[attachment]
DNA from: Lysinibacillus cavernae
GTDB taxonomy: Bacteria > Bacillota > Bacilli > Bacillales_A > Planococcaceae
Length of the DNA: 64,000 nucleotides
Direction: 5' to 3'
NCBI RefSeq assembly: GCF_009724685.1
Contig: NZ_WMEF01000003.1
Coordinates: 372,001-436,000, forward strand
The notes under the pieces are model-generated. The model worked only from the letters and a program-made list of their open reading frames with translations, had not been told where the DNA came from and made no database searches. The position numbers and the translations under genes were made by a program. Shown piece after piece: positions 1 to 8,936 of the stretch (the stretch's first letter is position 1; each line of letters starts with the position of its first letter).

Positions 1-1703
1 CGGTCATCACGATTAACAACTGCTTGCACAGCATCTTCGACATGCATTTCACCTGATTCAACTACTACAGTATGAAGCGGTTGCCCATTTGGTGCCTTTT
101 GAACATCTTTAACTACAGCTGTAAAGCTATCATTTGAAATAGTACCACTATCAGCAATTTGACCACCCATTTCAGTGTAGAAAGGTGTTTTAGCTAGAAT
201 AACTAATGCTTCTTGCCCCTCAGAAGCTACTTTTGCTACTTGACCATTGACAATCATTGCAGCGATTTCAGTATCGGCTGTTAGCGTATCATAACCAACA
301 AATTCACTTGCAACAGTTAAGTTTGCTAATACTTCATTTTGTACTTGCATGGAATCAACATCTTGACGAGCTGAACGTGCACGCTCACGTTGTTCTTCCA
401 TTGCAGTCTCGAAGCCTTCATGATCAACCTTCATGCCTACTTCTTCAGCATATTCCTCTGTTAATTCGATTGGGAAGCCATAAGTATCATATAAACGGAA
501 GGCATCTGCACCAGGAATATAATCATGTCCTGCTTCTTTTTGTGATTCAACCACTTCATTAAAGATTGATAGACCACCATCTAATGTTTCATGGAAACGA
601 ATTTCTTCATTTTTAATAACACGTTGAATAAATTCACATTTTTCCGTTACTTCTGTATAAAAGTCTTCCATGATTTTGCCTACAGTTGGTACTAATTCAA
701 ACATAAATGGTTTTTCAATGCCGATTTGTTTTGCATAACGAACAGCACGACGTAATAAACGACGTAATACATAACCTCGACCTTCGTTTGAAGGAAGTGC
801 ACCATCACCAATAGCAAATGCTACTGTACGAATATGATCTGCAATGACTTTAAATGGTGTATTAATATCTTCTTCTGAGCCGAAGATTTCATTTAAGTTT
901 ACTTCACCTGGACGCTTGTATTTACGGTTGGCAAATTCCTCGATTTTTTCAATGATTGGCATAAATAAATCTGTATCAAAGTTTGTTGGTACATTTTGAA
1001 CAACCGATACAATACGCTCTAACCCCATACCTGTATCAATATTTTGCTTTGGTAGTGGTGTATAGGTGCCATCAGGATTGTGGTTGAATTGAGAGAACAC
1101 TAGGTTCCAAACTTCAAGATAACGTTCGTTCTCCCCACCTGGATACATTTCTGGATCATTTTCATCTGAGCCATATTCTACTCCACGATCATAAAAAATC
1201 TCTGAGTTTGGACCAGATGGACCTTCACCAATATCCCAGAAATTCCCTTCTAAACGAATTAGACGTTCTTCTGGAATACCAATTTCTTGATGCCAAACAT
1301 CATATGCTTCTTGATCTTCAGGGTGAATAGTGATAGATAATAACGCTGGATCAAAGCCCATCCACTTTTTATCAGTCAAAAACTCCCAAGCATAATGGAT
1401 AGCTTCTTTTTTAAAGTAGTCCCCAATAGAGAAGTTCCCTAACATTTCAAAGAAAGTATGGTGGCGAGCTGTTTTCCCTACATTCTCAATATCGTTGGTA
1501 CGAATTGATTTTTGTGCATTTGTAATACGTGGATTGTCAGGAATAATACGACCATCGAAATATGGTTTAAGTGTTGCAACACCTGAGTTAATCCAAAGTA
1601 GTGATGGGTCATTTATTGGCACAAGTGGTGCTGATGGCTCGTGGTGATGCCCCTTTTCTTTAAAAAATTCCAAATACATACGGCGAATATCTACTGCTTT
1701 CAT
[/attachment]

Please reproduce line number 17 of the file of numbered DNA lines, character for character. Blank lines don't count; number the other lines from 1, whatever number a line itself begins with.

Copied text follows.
701 ACATAAATGGTTTTTCAATGCCGATTTGTTTTGCATAACGAACAGCACGACGTAATAAACGACGTAATACATAACCTCGACCTTCGTTTGAAGGAAGTGC